Of course, it’s easy for you to express anger toward abstractions, toward systemic oppressions (sexism, racism, homophobia, transphobia, etc.).
What’s difficult is to express anger toward other people. To actually say the words/admit that you’re really angry. (Not troubled, not concerned, not bothered. Angry.) You know that you truly love and feel safe with someone when you’re able to tell them: “I’m really angry with you.” How strange that for you, being able to express anger has somehow become the shibboleth for love, intimacy, safety.
Lately, you’ve been thinking a lot about the taboo of female rage. And the way that anger is gendered. Male anger, for example, seems to be much more easily and frequently perceived and represented in positive terms: rational, assertive, noble, justice-seeking, heroic. Whereas female anger seems to be much more easily and frequently perceived and represented in negative terms: irrational, shrill, petty, spiteful, vengeance-seeking, manipulative.
You’ve also been thinking about the ways in which the permission to express anger is so oftentimes aligned with other forms of privilege, as well. To express anger from the margins of race, orientation, gender identity, and ability—to speak truth to the center in ways that de-center—is always/already a “problem,” always/already incurs a backlash of white, male, cis-het, abled fragilities.
Recently, you have been writing about the 2011 Tohoku Earthquake, Tsunami, and Fukushima Nuclear Disaster, and for this project you’ve created a supervillainess named Tsunami. One of the things that you love about Tsunami is that she is organically, force-of-nature-ishly, unabashedly angry when she’s angry.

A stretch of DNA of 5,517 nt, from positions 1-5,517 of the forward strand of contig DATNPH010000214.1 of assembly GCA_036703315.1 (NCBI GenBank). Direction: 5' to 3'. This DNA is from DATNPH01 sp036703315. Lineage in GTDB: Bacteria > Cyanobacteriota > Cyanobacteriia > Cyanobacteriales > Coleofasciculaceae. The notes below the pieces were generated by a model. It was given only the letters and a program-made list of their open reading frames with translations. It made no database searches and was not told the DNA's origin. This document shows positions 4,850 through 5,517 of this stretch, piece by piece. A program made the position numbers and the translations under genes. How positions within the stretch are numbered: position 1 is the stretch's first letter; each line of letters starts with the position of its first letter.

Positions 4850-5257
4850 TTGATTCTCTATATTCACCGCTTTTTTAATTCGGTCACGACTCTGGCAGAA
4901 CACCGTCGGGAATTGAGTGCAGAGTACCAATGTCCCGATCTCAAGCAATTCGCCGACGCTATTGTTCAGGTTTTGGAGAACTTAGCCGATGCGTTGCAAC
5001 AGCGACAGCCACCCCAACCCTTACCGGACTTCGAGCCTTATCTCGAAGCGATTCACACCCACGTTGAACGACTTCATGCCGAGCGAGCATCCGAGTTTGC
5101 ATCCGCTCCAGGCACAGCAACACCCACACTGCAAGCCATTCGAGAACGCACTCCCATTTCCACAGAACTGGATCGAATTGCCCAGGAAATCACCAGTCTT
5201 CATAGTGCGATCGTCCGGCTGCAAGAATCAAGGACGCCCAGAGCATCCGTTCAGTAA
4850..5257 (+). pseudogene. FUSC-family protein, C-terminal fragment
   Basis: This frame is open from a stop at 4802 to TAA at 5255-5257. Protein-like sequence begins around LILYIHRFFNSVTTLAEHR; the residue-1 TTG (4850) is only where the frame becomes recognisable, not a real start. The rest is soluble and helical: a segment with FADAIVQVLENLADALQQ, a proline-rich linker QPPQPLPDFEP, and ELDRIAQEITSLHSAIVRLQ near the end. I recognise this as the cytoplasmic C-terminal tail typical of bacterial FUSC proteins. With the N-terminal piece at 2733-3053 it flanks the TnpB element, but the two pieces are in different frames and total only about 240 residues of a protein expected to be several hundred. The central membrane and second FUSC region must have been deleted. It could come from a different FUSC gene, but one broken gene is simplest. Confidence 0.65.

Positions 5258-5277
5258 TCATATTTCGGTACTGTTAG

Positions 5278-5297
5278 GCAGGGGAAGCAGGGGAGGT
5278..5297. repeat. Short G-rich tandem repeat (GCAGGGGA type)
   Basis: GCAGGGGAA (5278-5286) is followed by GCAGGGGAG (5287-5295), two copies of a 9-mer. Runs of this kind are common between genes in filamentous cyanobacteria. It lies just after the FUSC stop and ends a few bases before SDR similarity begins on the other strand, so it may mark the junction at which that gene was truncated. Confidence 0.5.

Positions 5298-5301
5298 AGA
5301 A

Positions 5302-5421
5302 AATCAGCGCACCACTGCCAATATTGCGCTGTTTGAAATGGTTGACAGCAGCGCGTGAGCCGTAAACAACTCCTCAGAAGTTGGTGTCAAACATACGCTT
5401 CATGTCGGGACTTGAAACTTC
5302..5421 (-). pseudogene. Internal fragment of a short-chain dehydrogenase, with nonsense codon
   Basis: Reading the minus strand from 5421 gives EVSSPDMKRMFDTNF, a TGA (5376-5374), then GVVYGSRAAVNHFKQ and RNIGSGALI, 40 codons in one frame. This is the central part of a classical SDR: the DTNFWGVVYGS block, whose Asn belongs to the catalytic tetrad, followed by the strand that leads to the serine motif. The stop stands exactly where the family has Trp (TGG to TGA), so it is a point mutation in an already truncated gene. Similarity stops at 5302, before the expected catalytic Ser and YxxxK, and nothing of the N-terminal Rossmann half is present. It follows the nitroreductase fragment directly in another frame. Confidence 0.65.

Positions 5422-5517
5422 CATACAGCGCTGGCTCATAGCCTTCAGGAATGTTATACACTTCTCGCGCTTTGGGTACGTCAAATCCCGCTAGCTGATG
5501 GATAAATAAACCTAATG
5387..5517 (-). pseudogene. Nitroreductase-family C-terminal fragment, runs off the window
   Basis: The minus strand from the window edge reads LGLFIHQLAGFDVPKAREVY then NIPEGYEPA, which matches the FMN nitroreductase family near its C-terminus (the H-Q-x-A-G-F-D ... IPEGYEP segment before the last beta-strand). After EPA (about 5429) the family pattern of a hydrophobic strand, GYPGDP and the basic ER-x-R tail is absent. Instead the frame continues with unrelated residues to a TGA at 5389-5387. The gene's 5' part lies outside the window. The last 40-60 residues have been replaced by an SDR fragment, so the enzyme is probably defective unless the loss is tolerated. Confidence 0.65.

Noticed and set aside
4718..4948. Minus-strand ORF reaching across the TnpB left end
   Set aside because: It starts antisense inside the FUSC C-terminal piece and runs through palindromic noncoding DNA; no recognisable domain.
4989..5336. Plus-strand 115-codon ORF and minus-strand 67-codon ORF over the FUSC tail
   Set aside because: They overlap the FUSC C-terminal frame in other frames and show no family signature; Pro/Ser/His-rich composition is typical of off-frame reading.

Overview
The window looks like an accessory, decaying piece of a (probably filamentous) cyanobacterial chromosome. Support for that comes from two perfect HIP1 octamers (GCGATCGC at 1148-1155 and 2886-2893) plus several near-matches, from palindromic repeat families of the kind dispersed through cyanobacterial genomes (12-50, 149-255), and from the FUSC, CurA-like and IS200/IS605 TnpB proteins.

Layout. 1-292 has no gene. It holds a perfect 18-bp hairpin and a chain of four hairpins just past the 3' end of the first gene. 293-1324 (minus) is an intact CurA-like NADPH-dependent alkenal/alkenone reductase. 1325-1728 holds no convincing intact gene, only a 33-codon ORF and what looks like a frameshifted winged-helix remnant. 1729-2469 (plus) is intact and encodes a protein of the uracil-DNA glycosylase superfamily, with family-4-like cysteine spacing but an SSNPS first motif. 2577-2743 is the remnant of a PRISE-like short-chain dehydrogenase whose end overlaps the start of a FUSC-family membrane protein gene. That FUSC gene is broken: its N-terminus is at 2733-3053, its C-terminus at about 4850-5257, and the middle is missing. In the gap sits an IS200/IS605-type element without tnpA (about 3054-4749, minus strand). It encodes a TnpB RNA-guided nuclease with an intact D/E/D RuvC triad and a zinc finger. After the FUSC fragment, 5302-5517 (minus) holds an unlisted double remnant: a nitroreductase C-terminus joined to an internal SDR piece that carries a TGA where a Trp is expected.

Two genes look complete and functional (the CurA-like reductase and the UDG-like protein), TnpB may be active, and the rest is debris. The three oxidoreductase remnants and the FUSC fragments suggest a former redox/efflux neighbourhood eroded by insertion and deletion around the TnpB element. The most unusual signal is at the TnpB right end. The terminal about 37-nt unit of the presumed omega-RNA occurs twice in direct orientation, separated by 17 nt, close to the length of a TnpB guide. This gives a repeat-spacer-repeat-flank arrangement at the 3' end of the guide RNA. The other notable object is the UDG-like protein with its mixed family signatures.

No second person for her.
No second guessing for her.
She matter-of-factly breaks the taboo of female rage easy peasy as cracking open an egg, easy peasy as cracking apart a nuclear reactor core.
The shape of something gun-like, concealed beneath nylon.
The metallic clang of a cashbox against asphalt.
Paint flecks from the aluminum railing sweated into the crease of your palm.
Grit of concrete against bare skin.
Disassociational blur of leaf-shadows’ jumbled quavering.
(He says that he’s doing this to you because you’re half Japanese. He shakes the cash box, says the girl who lives next door to him, has paid him to do this to you.)
Feeling trapped: growing up across the street from your sexual abuser.
Feeling trapped: alone in your grad-student rental house when my drunken lover comes over after a quarrel, breaks down the door, and beats you until the police come.
Feeling trapped: stuck in a country that’s elected into its highest office a man who brags about sexually assaulting women.
The trigger sometimes a queasy slur of panic and nausea; sometimes a dangerously still icy clarity that latches onto an escape strategy, any escape strategy, no matter how self-destructive, like an animal chewing off its own leg, to escape feeling trapped.
For you, the way out of the trap has always been through reading, through writing. Being able to see your experiences, your marginalizations, your oppressions, mirrored in language. Being able to articulate these things in language, has always, for you, served as a way to restore agency and voice, and by extension to move out of the space of feeling like a silenced, trapped, static object into a speaking, moving, living subject.
In many ways, perhaps this is an anti-craft essay, because anger, and by extension writing about and around anger, is anything but crafted: inelegant, aesthetically messy, unstable, volatile.
Its strikes you, however, that now is not a time for silence, and that perhaps, as writers, we find ways to give artistic voice to our anger: however inelegant, however aesthetically messy.
Lee Ann Roripaugh is the author of four volumes of poetry: Dandarians (Milkweed Editions, 2014), On the Cusp of a Dangerous Year (Southern Illinois University Press, 2009), Year of the Snake (Southern Illinois University Press, 2004), and Beyond Heart Mountain (Penguin, 1999). She was named winner of the Association of Asian American Studies Book Award in Poetry/Prose for 2004, and a 1998 winner of the National Poetry Series. The current South Dakota State Poet Laureate, Roripaugh is a Professor of English at the University of South Dakota, where she serves as Director of Creative Writing and Editor-in-Chief of South Dakota Review. Her latest collection, tsunami vs. the fukushima 50 is forthcoming with Milkweed Editions.